As such I was keen to get my money working again after this 2 month hiatus. As I had not yet settled on the desired mix for my portfolio, I went all-in (£210K SIPP & £28K ISA) with one particular fund: Vanguard U.S. Equity Index Fund (ISIN GB00B5B71Q71). I had researched this fund previously and it looked a good fit for what I am trying to achieve. Recent year returns have been exceptional.

OK, so I know what you are thinking. Who puts all of their eggs in one basket? It’s risky enough to hold 100% equities – but to have them all in one geography too? You must be crazy, Fork! Well perhaps.

I really did fear that it was the end of the world on Tuesday morning. But things don’t seem so bad just 24 hours later. Yes my portfolio is down 5%, but I’m sure it will recover. I’m just glad I held my nerve and resisted the temptation to panic-sell (for what would inevitably be an even bigger loss). I certainly contemplated it for a short period!

The main lesson to take away from this experience is to understand the feeling of absolute dread that one small market correction had on me. I really thought it was the end of the stock market’s bull run, and I had made the classic mistake of investing at the very peak. I had even just finished reading a book on investing that explained how to average-in with large investments, to avoid exactly this scenario! If that was my response, then I’m clearly not as much of a risk taker as I thought. I will continue working on what my ideal portfolio should look like.

January 2018 status update

Well, it’s my first attempt at a status update and I honestly don’t know how best to write it. So rather than procrastinate for days/weeks/months like I usually do, I’m just going to draft something and click publish. It’s better than nothing and will hopefully improve over time!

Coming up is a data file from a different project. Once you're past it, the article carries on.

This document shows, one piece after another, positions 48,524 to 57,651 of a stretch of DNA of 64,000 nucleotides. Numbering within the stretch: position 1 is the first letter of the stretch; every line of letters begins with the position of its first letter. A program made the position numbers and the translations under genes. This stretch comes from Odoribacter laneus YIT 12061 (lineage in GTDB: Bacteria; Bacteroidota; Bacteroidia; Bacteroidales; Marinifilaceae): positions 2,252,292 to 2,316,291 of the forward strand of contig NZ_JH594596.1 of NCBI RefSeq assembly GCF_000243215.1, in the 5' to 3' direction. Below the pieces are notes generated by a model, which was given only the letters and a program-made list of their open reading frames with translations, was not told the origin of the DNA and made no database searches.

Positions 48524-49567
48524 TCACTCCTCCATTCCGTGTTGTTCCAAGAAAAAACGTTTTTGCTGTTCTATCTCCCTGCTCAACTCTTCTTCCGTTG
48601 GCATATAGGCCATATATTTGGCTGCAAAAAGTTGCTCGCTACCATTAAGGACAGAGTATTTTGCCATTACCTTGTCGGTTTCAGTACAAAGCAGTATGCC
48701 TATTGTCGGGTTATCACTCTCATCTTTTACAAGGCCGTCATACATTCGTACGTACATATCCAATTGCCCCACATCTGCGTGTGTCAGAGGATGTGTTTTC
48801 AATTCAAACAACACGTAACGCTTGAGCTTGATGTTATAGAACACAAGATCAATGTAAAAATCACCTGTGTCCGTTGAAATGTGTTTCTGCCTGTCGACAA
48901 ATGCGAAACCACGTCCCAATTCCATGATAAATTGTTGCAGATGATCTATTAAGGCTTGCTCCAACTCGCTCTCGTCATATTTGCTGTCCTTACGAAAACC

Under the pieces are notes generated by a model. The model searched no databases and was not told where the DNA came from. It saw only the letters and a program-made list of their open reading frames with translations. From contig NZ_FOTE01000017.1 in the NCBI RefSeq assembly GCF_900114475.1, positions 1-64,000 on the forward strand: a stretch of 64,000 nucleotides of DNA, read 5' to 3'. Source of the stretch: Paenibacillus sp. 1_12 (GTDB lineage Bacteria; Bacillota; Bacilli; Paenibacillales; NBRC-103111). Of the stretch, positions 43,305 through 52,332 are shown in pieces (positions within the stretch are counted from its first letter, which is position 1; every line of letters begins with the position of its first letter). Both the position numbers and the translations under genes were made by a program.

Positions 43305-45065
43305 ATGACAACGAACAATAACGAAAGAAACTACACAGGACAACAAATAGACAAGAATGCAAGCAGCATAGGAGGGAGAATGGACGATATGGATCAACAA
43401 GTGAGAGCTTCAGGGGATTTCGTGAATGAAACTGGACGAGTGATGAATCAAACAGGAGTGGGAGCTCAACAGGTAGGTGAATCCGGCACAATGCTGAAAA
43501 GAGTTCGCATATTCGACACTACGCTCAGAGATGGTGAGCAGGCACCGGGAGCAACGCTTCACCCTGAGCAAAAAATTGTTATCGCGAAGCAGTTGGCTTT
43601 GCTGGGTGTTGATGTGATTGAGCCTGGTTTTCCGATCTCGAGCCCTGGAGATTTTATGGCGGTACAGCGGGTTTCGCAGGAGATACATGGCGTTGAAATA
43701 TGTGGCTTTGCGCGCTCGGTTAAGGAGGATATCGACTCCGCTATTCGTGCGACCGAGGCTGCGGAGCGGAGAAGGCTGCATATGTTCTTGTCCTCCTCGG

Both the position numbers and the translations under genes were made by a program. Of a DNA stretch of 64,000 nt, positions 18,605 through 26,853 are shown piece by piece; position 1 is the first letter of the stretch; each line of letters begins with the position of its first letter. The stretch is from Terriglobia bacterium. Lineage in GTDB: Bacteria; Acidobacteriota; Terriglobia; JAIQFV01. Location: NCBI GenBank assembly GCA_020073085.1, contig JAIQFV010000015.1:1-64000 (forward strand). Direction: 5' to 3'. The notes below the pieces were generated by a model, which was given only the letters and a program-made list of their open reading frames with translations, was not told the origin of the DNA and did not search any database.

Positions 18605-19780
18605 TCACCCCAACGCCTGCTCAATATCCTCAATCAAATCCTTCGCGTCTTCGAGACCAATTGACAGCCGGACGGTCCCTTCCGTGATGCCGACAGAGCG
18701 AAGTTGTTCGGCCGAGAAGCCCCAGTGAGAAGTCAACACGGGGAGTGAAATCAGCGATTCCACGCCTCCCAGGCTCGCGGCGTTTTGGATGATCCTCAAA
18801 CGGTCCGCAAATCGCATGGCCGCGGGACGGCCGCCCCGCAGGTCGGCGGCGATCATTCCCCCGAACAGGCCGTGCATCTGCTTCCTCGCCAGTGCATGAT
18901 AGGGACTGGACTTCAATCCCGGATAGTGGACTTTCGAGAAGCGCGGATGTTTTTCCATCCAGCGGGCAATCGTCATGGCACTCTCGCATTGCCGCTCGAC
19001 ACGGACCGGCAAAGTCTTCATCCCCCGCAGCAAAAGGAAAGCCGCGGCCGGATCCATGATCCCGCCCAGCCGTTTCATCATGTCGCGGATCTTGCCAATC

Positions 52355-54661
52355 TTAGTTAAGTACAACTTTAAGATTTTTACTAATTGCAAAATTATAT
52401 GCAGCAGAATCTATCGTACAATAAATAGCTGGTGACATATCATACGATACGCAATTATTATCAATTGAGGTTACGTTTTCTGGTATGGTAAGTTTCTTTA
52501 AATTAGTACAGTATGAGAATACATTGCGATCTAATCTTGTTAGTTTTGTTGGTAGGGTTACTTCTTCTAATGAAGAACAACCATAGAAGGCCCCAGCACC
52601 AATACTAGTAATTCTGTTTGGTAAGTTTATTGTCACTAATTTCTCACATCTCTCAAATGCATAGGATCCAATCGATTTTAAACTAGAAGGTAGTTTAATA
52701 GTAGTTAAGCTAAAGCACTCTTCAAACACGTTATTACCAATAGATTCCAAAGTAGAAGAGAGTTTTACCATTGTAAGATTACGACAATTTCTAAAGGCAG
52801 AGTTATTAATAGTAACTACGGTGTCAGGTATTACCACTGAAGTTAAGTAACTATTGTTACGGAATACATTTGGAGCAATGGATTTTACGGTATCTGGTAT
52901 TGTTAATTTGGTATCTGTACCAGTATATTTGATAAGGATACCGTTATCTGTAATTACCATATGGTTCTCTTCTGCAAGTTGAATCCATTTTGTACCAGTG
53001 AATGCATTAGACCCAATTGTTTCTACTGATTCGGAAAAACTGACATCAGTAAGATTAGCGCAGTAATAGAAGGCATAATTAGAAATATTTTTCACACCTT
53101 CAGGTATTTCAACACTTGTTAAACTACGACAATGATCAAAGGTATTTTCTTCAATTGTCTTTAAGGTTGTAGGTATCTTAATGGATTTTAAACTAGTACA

January was a good month financially as I managed to save £2,630. Not too shabby! In fact unusually high for recent months. I notice that other bloggers post a percentage of income figure to show their savings rate – I’m not quite sure what formula to use here, as I’ve seen different ones used. So I’ll leave that until a future post when I understand it a bit better.

My SIPP and ISA performance were non-existent – mainly because I decided to transfer them both from HL to IWeb (expect a separate article on that at some point). That took longer than planned so my investments have sat around in cash for the best part of two months. Hopefully they will be back on track soon.

Matched betting brought in £245.84, which I’m happy with. My plan is to only work on one offer at a time (I get confused with some of the more complicated ones if I’m trying to progress multiple offers together).

Finally, P2P lending brought in £217.41 – the first time it’s peaked above the £200 mark. Very satisfying!

So that brings January’s savings total to £3,093.25.

I’m sure this post will need editing over the coming days. I would certainly welcome any feedback that might help improve my blog! 🙂